Palate

    Big, raw, briny and laced with pure iodine, antiseptic, oily sheep wool and hints of medicinal toothpastes, herbal teas and smoked white fish. Lemon cough drops, sods of dark burning peat, heather ales and something like rubber fishing wellies are in the background. A potent young Laphroaig that means business and doesn’t mince its flavours. Gets increasingly ashy, lemony and rather extreme. Water unleashes a more fragrant coastal side, with lots of dried kelp, medicinal embrocations, seawater, gauze, more iodine, pure kiln smoke and some rather grubby mezcal notes. The whisky is definitely the one in charge here. 

    Finish

    Extremely long and getting slightly rustic and grubby with notes of boiler smoke, mechanical oils, farmyard funk, silage and smoked meats.

    Conclusion

    Hard to score; on one hand it’s a total beast, on the other the distillate is pure, undeniable Laphroaig. But then again, you almost don’t dare criticise it either. A boisterous young Laphroaig that offers a very special kind of love. Agree a safe word before cracking open a bottle of this one...

    Right place, right time

    You’ve been a very naughty boy!

    (Image courtesy just-whisky.co.uk)

    Port Ellen 35 Years Old, Signatory 30th Anniversary (Signatory)

    Score

    92

    Port Ellen 35 Years Old, Signatory 30th Anniversary (Signatory)
    Price band
    £ £ £ £ £
    ABV
    55.1%
    Production type
    Single malt whisky
    Region
    Islay
    Flavour camp
    Smoky & Peaty
    Nose

    Superbly smoky. This kind of complex smokiness that takes in struck flints, smouldering bonfire embers, burning seaweed and boiler smoke – not to mention peat smoke itself. A brittle, taut, mineral-like element. Lots of pebbles, mineral salts, brine, antiseptic and all manner of wee medicinal complexities. Bandages, ointments, embrocations, gauze, antiseptic etc... There’s a layer of oily hessian draped over everything as well. Just superb! Water chisels things into a sharper, more purely saline profile. Fresh oysters, other assorted fresh shellfish, seawater and lime juice.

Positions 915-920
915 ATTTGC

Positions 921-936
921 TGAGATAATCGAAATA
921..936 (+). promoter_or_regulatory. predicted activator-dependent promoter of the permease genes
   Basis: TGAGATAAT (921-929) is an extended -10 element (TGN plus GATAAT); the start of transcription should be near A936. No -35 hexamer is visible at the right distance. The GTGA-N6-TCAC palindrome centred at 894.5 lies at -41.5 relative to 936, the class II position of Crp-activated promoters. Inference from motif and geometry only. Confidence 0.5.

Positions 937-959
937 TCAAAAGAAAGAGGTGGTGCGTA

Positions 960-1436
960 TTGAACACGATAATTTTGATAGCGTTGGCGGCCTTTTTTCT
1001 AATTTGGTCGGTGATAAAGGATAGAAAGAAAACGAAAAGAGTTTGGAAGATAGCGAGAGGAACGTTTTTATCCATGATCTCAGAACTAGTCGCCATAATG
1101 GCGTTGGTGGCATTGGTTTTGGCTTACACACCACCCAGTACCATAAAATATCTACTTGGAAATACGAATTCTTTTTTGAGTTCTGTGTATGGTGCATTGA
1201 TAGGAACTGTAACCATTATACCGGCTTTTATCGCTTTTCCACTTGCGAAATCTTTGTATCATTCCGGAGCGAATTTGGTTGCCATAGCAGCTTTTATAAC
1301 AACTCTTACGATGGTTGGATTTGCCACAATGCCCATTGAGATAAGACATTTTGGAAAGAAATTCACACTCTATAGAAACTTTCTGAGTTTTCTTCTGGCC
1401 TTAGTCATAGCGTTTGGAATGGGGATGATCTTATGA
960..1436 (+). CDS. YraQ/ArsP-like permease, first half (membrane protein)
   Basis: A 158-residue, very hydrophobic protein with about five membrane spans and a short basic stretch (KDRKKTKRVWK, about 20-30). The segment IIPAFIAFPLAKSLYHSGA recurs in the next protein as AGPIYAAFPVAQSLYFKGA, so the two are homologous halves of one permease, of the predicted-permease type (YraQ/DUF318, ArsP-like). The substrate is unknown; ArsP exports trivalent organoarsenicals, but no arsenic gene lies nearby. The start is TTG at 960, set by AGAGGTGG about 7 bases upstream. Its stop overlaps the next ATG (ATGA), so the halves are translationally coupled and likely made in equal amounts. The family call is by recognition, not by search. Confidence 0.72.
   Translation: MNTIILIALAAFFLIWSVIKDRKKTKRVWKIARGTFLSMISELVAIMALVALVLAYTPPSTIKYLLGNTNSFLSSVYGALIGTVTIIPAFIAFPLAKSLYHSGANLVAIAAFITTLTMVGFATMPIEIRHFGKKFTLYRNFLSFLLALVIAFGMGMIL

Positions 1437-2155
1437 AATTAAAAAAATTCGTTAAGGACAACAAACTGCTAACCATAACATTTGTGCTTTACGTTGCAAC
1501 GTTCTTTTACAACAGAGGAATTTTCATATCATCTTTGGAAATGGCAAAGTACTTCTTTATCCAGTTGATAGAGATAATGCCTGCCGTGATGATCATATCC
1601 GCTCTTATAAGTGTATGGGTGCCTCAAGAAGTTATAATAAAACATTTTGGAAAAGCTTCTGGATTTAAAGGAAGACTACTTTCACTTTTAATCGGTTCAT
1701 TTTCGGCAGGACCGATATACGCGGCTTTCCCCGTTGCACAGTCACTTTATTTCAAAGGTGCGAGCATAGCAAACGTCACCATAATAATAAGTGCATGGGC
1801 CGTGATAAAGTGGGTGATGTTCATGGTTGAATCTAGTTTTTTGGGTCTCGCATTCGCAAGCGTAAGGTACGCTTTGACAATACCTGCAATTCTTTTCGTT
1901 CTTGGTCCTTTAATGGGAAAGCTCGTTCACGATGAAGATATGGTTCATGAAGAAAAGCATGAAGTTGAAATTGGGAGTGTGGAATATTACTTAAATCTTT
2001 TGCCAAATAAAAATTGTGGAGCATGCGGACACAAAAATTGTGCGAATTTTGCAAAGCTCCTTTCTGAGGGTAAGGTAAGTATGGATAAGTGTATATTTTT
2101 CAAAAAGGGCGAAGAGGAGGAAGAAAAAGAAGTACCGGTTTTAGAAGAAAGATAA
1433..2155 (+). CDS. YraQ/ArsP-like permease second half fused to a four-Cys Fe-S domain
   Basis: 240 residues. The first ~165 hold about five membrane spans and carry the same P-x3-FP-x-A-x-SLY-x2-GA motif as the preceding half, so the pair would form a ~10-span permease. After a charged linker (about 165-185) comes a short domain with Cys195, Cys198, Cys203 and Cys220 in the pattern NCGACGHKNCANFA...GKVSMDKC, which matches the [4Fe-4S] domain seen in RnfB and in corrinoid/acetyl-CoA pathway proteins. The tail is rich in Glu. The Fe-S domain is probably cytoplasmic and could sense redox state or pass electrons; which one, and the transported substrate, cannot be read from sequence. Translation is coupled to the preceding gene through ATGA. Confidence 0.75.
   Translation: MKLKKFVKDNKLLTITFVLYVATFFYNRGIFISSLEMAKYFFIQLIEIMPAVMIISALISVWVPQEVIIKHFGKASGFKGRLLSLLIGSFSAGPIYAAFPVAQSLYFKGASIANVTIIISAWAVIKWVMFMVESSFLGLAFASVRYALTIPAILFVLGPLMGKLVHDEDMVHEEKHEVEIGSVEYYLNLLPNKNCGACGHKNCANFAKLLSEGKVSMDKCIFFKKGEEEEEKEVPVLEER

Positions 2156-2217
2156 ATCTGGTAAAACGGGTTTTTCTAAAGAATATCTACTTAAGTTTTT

Palate

    If you took smoked petrol, mixed it with pure brine and added a slug of the very best olive oil, you’d be in shouting distance of this terrific Port Ellen. There’s other stuff too: warming mustard powder, liquid seasoning, black olives, tar extract, pure lemon juice. The complexity is just wonderful. With water, as on the nose, things become extremely salty, coastal, citric and pure. There’s still this very petrolic edge to proceedings, and lots of smouldering dried herbs and hints of smoked white fish.

    Finish

    Long. Umami, wonderfully coastal and getting more nuanced and subtle with these wee notes of sandalwood, camphor and mineral oils.

    Conclusion

    I know I often sound like a broken record, but... terrific distillate + refill wood + time = the kind of magnificent complexity you just cannot replicate otherwise. Another great selection by Signatory for its 30th anniversary series. Port Ellen seems to really hit its stride at these grander ages; it’s just a shame they’re so pricy nowadays.

    Right place, right time

    After doing wheelies in Edradour car park with fork lift trucks after public hours, you pause for some much-needed refreshment and a few fireworks.

Advertisement
Scroll To Top